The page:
Y: Are you watching dolphin videos, Don?
D: I needed a break from cute dog videos. Come look at this one of a bottlenose dolphin teaching her calf how to hunt.
Y: Are they catching anything?
D: No, but it’s still entertaining.
Y: You know, scientists have been looking at bottlenose dolphins recently to try to figure out how menopause evolved.
D: Do dolphins go through menopause?
Y: They don’t, but their similarities to killer whales, short-fin pilot whales, and false killer whales—the only mammals apart from humans to undergo menopause—makes them a good study subject. After looking at data set of information about 229 female dolphins and their 562 calves over a period of 34 years, researchers found that calves born to older mothers are more likely to die by the age of 3 than calves born to younger mothers. Researchers also found that older mothers nurse their later-in-life calves longer—5 years on average, and occasionally up to 8 years, as opposed to the 4 years typical for earlier calves—maybe to give them a better shot at surviving.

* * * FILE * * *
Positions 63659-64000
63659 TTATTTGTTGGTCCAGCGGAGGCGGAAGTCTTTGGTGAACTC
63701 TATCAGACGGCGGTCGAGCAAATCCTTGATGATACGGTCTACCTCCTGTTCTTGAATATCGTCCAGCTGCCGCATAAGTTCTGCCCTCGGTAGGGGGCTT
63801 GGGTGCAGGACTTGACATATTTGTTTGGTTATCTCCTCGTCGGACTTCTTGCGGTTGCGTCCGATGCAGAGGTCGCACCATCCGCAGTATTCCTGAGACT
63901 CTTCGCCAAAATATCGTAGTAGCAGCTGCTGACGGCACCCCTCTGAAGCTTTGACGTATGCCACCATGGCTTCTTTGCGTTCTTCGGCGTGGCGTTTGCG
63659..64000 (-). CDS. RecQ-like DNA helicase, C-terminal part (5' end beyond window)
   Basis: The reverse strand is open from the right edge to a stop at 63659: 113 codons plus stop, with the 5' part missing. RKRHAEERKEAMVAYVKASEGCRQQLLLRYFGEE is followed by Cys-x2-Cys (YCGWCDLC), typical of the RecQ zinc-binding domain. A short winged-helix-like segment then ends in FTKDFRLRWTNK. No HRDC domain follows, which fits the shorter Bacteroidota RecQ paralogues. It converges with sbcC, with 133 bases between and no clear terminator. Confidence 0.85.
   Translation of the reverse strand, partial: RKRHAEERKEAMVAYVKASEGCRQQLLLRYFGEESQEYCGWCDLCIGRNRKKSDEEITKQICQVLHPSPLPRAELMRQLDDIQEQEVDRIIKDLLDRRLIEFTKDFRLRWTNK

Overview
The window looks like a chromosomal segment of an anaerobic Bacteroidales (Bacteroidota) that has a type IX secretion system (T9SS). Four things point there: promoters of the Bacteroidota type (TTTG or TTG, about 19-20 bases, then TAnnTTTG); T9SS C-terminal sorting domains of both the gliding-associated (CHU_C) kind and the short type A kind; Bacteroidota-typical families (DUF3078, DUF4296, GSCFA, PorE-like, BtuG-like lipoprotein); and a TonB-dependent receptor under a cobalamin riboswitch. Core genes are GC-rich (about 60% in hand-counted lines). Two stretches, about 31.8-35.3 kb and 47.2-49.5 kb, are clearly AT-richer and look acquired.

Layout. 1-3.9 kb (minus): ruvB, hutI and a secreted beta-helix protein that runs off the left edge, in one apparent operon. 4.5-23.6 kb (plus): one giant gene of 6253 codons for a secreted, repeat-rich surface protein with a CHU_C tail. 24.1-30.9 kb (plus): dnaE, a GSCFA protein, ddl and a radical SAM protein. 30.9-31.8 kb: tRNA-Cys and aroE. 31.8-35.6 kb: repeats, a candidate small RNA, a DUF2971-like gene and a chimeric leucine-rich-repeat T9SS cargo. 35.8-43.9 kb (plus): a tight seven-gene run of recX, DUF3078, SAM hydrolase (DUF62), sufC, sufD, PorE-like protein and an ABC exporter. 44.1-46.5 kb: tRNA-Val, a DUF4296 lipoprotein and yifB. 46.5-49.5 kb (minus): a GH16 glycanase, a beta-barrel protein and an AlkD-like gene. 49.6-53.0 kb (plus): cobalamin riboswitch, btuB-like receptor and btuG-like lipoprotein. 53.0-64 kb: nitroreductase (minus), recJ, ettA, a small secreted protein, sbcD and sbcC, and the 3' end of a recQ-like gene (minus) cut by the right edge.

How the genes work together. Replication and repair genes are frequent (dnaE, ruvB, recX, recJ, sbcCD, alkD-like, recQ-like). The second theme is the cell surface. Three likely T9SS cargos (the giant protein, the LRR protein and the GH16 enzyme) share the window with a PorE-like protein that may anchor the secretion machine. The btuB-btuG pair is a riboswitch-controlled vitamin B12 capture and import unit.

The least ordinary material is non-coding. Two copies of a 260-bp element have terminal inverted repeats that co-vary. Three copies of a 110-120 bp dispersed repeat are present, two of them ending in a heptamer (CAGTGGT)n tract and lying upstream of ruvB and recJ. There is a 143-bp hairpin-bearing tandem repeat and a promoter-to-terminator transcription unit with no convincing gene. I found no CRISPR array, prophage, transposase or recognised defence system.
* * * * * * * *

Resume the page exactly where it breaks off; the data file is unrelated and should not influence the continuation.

D: So how does that give us any insight into the evolution of menopause?
Y: Well, this kind of extended material care by older mothers might eventually evolve into an inability to reproduce past a certain age. Especially since offspring born later in life have a lower chance of surviving, it makes sense for a mother to focus her energy on the offspring she already has rather than continuing to reproduce.
D: It seems like a lot less work, too. Sounds like a good adaptation to me.